This is a post that I’ve been meaning to write for a long time.
I’ve been a member of many writing communities in the past, but found that most of them seem to be lacking. They were little more than a venue for people to come together and talk about writing, and there’s nothing wrong with that. But when you’re looking for something more, for something that will actually encourage and help you to keep improving your writing, find that kind of community can be tough.
The biggest challenge is looking for critiquers. Many writers post their work looking for reviews, but there are always five of these types of posts for every one who is actually willing to review. And out of those five there are perhaps two posters who are looking for a rubber stamp more than an actual review, so you can’t be honest about your critique without ruffling some feathers.
This is where CritiqueCircle is all but perfect. They have a system in place that ensures those looking for critiques have to give some in return. When I joined the site in 2008, I had 2 credits toward the ability to post my own story in the queue for reviewers to read. Because submitting a story costs 3 credits and the only way to gain more credits is to review others’ stories (you can’t buy them with real money), the system encouraged (or forced) a culture in which members made sure to give as much as they got, even before expecting any feedback.
Along with the queues CC has a message board. The forums vary in purpose from research (How do police procedures differ in New Zealand?) to character interviews (I’m a half-dwarf princess ignorant of my true heritage and laughably shorter than the rest of my family. Ask me anything!) to publishing support systems (My short story got rejected for the umpteenth time!) to plain old procrastination (Look at this crazy cat video!) The community on the board is small, at least within individual forums, and you’re bound to find familiar faces after a while. This doesn’t seem to take away from the community, but instead makes it stronger. If you’re at all like me, you’ll find it easier to open up about your writing and the issues therein with people with whom you’ve established some degree of comfort.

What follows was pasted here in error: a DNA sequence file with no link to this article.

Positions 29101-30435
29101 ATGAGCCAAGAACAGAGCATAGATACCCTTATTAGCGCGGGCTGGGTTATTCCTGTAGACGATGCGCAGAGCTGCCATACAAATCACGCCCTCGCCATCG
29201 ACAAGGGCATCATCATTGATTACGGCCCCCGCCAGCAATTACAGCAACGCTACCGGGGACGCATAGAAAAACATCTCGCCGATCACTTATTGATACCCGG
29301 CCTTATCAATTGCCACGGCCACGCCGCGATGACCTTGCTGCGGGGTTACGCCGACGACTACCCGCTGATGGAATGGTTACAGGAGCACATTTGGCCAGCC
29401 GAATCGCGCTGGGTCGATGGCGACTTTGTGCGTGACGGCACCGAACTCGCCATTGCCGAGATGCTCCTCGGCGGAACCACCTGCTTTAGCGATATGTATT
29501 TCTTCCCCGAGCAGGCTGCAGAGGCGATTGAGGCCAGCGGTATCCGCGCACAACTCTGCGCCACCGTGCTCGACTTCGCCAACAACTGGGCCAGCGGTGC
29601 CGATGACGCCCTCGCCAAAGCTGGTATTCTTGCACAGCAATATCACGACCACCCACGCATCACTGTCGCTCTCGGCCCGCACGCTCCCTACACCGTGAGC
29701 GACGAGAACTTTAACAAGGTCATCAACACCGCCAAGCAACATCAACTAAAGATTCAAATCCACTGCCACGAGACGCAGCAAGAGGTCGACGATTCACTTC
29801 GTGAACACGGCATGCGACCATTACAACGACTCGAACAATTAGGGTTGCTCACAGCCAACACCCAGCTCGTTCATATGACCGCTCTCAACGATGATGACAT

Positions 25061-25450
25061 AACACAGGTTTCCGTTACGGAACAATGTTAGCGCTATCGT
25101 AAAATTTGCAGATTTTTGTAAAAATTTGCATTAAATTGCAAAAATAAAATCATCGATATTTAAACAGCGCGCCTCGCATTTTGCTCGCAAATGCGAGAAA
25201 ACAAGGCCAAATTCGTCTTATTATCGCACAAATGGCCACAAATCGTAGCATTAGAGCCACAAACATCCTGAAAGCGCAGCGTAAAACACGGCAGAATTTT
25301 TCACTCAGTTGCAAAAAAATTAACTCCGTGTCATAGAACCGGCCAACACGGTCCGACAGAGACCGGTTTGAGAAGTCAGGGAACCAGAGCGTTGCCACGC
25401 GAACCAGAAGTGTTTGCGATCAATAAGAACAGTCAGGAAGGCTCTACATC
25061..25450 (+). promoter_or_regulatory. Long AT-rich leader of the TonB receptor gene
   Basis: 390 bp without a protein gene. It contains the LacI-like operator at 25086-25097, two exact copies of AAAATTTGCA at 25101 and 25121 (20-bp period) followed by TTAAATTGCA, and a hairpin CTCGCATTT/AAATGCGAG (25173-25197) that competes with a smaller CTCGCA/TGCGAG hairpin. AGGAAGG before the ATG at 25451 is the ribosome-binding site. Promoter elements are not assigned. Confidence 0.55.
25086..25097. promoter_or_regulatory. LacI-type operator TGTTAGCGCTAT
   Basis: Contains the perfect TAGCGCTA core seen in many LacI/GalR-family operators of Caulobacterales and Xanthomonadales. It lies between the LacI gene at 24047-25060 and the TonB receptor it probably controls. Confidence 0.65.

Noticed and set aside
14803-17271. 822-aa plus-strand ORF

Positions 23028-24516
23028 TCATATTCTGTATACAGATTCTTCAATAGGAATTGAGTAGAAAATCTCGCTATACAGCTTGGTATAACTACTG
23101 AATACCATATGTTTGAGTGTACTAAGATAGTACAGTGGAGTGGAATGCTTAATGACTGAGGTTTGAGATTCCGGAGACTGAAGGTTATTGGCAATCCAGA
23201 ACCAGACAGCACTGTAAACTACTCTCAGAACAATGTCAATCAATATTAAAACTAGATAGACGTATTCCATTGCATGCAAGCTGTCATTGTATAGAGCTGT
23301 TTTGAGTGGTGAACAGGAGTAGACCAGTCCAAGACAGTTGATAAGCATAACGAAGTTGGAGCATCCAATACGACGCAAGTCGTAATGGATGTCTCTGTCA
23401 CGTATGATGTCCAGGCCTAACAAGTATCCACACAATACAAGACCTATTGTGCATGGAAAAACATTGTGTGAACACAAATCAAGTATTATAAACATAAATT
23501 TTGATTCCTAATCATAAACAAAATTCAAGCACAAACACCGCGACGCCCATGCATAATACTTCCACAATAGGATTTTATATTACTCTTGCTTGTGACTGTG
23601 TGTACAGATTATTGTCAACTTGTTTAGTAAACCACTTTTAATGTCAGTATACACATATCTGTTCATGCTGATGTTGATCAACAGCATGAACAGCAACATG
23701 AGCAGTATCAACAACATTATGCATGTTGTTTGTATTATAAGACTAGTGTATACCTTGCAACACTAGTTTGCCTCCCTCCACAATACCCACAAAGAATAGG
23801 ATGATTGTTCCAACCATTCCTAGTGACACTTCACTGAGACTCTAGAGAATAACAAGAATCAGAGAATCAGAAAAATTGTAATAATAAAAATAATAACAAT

Many of the members go beyond writing as a hobby and actively work to get their work published in the future. Many of them have had books published already (traditionally and self published.) They have active blogs and active websites, and put as much effort into social media as they do in their own work. This community is actually the reason why I have a blog and twitter account now.
Another thing that I love about this site is the lack of infighting. I’m attracted to internet drama to some degree, and find it entertaining. But there’s a time and place for everything. In the years that I’ve been a member I have seen very little drama. Nobody’s there to pick fights, they’re there to help each other.
One word of caution regarding seeking critiques on this site: You will actually get them. You’ll get wordy, honest critiques about what works in your story and what doesn’t. Your story will be ripped apart and you’ll be told how to put it back together. If you aren’t ready for that kind of feedback, I do not recommend submitting your work. There is a way to grade the critiques on the site, so you can help to weed out the ones who are being genuinely destructive.
This is also not the community for those who wish to post and run. You will be expected to contribute to the site’s community and culture, and take your own work seriously enough to improve it.
Bottom line, CritiqueCircle is a wonderful website for those who are looking to improve upon their writing and make connections with fellow writers. If you’ve been looking for feedback and can’t seem to get it on other sites, this is the place to go. You’re guaranteed to have your work critiqued and have the feedback be thoughtful, serious, and constructive.